Entangled Histories of Assimilation: Dillon S. Myer and the Relocation of Japanese Americans and Native Americans (1942–1953)

  • Saara Kekki University of Helsinki
Keywords: Japanese Americans, Native Americans, assimilation, relocation, Dillon S. Myer


Dillon S. Myer (1891–1982) has been framed as the lone villain in incarcerating and dispersing the Japanese Americans during WWII (as director of the War Relocation Authority) and terminating and relocating Native American tribes in the 1950s (as Commissioner of Indian Affairs). This view is almost solely based on the 1987 biography Keeper of Concentration Camps: Dillon S. Myer and American Racism by Richard Drinnon. Little more has been written about Myer and his views, and a comprehensive comparison of the programs is yet to be published. This article compares the aims of the assimilation and relocation policies, especially through Myer’s public speeches. They paint a picture of a bureaucrat who was committed to his job, who held strongly onto the ideals of Americanization and assimilation, and who saw “mainstream” white American culture as something for all to strive after, but who was hardly an utter racist.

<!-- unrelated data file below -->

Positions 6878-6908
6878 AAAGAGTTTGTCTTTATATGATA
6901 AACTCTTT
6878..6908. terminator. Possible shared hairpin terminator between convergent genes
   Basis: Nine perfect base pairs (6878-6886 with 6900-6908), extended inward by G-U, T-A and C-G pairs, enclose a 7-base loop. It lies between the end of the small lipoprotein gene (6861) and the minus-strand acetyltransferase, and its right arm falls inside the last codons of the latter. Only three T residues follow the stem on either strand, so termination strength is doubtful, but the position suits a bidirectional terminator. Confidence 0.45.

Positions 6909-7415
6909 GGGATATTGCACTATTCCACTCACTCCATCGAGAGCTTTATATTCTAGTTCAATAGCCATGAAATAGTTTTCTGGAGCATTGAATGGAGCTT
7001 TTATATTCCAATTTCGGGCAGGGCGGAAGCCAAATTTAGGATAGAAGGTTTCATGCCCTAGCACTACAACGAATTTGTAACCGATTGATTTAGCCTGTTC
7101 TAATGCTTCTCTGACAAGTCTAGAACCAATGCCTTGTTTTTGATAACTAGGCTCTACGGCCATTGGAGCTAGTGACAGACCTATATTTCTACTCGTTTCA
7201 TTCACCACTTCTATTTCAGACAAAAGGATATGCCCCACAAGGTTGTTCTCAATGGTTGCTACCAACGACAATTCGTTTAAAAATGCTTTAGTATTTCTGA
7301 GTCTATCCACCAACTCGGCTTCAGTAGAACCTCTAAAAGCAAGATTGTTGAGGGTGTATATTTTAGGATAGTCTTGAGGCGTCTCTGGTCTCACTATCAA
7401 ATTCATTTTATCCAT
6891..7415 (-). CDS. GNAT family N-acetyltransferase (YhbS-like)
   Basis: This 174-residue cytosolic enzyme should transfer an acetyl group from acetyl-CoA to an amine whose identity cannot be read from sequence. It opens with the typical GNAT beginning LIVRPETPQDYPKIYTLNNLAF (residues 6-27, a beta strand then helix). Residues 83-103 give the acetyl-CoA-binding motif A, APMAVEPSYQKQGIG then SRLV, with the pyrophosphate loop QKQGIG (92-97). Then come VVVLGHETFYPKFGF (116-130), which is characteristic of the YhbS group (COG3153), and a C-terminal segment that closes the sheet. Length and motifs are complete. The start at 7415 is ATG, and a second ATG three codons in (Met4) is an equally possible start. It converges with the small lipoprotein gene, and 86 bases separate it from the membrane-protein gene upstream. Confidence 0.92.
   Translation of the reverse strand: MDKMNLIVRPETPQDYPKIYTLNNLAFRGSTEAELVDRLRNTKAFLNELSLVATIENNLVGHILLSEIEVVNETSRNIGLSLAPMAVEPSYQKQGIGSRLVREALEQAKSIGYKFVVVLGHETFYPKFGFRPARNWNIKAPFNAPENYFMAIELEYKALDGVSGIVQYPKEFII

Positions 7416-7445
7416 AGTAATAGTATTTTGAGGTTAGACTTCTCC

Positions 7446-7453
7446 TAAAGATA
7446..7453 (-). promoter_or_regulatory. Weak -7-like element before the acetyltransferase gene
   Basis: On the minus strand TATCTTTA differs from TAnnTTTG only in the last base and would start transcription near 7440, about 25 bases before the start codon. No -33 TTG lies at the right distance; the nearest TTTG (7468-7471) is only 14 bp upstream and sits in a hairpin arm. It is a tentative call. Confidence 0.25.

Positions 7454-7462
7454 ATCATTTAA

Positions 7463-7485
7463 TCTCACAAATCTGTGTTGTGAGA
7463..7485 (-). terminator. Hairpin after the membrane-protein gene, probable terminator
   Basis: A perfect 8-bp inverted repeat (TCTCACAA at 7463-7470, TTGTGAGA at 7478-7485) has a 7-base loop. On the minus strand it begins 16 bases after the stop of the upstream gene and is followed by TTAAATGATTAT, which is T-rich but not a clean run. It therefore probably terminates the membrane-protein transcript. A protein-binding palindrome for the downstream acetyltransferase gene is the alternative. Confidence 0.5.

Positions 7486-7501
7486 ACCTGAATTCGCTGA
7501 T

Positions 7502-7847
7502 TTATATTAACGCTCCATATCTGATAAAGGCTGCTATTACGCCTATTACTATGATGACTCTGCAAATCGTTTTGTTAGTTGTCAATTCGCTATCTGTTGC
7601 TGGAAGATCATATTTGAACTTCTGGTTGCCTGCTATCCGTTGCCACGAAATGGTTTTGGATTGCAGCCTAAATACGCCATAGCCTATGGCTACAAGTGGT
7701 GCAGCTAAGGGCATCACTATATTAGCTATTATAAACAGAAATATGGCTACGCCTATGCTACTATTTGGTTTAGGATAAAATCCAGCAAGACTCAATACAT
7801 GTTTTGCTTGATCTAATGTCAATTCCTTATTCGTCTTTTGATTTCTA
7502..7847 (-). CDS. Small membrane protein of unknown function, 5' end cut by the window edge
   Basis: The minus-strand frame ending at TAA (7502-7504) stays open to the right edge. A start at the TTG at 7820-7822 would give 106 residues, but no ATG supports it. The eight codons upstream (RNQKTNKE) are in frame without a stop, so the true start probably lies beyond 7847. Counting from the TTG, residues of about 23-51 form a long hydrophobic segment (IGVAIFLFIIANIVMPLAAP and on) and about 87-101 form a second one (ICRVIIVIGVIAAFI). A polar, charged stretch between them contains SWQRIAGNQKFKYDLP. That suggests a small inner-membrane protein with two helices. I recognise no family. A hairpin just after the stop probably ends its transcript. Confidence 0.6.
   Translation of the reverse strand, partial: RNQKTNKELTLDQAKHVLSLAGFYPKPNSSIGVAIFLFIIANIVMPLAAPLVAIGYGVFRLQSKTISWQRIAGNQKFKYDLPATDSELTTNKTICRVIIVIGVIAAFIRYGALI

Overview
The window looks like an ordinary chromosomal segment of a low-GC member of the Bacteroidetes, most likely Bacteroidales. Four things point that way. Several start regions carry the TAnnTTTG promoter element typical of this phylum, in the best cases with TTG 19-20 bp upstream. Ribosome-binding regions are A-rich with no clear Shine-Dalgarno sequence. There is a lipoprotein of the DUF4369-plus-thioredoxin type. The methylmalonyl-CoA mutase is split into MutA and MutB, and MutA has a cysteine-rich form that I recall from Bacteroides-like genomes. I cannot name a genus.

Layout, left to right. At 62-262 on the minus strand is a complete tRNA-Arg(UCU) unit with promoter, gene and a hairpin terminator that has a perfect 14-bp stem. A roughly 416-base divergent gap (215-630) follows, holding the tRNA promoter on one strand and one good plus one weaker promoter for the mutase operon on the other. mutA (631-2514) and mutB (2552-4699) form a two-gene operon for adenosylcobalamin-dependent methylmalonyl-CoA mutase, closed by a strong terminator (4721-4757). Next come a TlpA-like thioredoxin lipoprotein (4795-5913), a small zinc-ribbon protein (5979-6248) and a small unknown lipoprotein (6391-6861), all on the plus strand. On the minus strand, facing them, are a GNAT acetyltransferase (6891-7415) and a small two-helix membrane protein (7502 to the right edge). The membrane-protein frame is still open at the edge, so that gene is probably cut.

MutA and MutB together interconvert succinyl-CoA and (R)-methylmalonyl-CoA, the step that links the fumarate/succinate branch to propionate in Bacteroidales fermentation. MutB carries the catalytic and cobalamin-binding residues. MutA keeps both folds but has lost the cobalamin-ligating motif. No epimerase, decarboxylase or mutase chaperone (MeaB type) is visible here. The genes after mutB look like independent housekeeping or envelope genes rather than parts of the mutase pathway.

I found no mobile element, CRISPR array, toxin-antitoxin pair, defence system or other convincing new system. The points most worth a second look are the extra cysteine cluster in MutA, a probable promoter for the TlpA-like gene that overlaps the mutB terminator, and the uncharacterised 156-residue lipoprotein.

Author Biography

Saara Kekki, University of Helsinki
Saara Kekki received her PhD (passed with distinction) in North American Studies from the University of Helsinki in 2019. Her dissertation employed historical “big data” and dynamic network analysis to study the Japanese American community of the Heart Mountain, Wyoming, relocation center during World War II incarceration (internment). She is currently a Postdoctoral Researcher in the Kone Foundation project “Human Migration and Network Analysis: Developing New Research Methods for the Study of Human Migration and Social Change.” She can be reached at saara.kekki@helsinki.fi.